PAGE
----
The Physiological Stress Response of Bighead Carp Hypophthalmichthys Nobilis, and the Efficacy of Three Chemical Anaesthetics in Bighead Carp Fingerlings
MetadataShow full item record
- Institutt for biologi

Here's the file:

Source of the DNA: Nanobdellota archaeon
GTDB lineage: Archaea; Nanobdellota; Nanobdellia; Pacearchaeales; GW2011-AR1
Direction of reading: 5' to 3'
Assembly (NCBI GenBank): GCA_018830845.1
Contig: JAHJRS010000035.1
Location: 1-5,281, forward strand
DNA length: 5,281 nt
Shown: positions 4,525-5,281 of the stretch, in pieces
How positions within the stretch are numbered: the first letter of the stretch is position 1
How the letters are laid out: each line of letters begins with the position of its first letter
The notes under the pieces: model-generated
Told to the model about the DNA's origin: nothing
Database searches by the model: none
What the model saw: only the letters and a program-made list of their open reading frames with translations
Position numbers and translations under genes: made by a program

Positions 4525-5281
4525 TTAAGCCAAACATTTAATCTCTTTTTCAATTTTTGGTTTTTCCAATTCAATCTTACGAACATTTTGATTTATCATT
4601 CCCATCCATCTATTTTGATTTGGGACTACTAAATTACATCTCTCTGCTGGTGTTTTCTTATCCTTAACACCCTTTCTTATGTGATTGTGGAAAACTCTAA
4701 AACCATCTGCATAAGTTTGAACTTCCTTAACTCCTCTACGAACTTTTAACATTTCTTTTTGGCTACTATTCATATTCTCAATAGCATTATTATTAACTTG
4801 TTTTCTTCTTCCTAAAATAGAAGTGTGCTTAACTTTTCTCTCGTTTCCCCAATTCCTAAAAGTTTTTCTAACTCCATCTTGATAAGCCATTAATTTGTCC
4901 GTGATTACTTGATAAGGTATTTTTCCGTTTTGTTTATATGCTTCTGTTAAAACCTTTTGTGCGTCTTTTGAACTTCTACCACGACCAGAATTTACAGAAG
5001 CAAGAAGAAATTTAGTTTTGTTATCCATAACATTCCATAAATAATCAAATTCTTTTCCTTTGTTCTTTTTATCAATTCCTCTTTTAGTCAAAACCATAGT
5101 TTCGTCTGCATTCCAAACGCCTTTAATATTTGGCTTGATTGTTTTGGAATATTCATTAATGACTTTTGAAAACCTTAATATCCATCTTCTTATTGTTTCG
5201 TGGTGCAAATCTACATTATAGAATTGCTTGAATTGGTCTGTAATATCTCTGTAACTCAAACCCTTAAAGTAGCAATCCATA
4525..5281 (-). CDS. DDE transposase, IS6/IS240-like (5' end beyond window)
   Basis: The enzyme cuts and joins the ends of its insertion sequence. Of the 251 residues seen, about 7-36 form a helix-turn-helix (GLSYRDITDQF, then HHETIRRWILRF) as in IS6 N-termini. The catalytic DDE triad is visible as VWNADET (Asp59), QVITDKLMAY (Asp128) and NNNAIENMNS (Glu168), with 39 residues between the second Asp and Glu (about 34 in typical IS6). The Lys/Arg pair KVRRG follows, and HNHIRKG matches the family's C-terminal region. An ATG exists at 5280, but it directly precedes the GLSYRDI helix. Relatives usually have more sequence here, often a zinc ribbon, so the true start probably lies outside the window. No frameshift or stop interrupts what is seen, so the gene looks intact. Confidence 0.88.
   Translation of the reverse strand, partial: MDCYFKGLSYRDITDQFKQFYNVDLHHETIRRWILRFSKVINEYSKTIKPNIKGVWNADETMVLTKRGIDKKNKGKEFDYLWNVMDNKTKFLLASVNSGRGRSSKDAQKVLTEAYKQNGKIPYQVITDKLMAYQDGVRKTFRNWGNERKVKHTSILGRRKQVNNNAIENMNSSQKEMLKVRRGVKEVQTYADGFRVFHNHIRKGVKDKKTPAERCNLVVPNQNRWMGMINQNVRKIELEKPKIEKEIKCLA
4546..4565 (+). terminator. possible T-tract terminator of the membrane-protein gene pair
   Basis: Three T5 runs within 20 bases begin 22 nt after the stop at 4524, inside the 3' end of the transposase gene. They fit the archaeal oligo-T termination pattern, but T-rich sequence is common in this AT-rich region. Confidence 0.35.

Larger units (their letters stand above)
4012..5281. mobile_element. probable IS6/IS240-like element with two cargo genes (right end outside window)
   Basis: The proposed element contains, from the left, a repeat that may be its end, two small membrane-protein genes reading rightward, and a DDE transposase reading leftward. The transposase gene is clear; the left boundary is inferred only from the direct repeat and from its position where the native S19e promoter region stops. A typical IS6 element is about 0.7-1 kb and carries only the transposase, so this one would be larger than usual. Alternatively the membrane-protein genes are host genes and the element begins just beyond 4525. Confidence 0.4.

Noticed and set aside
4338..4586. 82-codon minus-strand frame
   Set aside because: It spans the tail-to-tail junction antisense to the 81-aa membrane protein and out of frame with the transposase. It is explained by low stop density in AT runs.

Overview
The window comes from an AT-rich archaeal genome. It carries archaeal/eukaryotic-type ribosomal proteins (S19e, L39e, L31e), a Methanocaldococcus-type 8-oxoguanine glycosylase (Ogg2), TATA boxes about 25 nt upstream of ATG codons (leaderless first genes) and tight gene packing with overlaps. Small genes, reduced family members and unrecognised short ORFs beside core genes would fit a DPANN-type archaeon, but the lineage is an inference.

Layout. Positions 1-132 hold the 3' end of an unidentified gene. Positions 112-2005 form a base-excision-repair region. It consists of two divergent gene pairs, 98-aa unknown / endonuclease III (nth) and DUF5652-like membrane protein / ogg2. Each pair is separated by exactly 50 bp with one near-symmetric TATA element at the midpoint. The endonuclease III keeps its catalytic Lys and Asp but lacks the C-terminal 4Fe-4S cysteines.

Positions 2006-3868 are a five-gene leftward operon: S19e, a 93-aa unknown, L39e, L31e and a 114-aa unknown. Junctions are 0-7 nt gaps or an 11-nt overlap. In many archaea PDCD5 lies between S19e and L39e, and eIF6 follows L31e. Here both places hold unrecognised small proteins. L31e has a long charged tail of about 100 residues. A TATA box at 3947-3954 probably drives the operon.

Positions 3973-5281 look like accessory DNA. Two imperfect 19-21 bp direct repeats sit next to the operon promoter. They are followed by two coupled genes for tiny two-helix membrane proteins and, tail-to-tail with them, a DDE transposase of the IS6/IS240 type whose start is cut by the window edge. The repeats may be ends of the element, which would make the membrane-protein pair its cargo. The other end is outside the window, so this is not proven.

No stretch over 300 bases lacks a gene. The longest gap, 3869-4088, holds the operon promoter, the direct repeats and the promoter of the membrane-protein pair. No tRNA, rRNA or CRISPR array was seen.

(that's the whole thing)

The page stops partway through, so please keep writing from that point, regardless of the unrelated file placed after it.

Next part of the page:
By increasing the knowledge of physiological responses in different fish species and improving handling protocols by making them more species specific, one can potentially increase production in aquaculture. Bighead carp Hypophthalmichthys nobilis is central in Asian aquaculture, but knowledge regarding physiology, and lack of species specific protocol for anaesthetics are limited. Hence the choice of this species as study species.The present study examined the stress response in bighead carp by measuring plasma cortisol and glucose in fish after temporary water level reduction. High plasma cortisol (226 nmol-1) and glucose (3.4 mmol-1) levels in control fish, and lack of significant changes in in cortisol and glucose levels after exposure to a stressor indicate that control fish were stressed. This may be due to the fish not being fully acclimatized after the change in environment, thus, more than 24 hours of acclimatization is recommended for bighead carp. There is also a possibility that the anaesthetic MS-222 may have induced the stress response. Further studies must be conducted to determine the stress profile of bighead carp.One way to avoid handling related stress is to subject fish to temporary anaesthesia. Accordingly, efficacy of three anaesthetics, MS-222, Benzoak and Aqui-S, were evaluated for for bighead carp fingerlings. Induction time, recovery time, and tolerance to prolonged exposure were tested for each of the sedatives. The observations in this study show that of the tested anesthetic agents and concentrations, 75 mgL-1 MS-222 gave the most satisfactory results for bighead carp. Induction and recovery times were short, and there was a good safety margin. In rural areas of developing countries piscicidal plants are used for traditional ethnical fishing. Such plants may be of interest for aquaculture and fish management since they have known biological effects which can potentially have qualities for the development of future commercial use. A pilot study was conducted to observe piscicidal effects from the plant mauwa Engelhardia spicata, when applied in rivers (by local fishermen) and under controlled exposure in aquariums. The plant extract proved to be toxic to fish. The extract caused bleeding from the gills, which is most likely a non-reversible damage. Based upon this it is believed that the use of mauwa plant extracts for fishing in river systems may have detrimental ecological consequences.